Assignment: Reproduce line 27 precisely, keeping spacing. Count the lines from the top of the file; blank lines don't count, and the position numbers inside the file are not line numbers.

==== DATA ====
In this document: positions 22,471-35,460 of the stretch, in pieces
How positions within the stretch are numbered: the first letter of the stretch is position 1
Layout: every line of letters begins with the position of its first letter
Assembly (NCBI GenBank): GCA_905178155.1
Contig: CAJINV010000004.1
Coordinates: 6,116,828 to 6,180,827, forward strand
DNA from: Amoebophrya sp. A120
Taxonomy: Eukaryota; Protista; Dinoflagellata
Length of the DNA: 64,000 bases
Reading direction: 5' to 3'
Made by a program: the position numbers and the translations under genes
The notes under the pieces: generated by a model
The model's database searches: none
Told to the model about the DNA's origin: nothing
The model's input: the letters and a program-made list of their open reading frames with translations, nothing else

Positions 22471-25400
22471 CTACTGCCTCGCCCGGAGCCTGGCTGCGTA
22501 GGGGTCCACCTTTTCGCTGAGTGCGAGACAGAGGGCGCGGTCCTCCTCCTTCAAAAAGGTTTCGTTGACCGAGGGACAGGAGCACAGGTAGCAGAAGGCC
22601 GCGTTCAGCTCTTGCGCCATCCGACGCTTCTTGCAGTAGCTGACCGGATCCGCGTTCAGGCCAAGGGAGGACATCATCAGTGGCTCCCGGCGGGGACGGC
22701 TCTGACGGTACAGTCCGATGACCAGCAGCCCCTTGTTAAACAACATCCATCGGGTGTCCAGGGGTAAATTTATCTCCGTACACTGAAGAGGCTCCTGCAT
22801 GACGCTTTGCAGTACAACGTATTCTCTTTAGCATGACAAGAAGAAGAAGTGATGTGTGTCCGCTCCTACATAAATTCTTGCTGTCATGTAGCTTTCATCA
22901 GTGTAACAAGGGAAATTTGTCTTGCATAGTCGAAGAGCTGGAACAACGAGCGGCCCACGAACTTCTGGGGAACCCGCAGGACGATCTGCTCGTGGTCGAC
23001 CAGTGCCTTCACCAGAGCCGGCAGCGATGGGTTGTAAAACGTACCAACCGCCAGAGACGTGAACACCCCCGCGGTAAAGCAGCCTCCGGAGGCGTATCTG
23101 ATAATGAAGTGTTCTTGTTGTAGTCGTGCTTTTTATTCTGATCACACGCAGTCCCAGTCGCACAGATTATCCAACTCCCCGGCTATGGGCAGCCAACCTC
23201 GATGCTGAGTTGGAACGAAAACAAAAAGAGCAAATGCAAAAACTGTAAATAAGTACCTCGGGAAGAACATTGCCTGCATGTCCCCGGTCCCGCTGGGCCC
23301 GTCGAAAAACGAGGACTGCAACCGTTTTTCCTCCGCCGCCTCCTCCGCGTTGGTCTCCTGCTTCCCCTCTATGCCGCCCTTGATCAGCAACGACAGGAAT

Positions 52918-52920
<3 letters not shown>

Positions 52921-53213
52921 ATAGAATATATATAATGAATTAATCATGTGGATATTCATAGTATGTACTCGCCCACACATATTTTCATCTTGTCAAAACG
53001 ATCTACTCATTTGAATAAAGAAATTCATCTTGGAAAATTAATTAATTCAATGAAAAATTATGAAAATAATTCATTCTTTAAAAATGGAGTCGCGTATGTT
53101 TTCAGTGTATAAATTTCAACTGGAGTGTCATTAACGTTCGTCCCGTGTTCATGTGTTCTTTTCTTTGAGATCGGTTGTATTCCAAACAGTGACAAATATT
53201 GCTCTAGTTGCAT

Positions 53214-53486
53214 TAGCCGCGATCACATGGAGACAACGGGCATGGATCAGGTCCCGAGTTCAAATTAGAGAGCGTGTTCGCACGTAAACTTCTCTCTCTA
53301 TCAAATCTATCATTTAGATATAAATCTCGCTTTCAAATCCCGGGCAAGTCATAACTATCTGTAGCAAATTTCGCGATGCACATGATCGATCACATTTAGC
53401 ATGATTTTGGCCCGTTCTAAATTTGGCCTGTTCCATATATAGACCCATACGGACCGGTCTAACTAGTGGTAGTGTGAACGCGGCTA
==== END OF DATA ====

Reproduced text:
Positions 52918-52920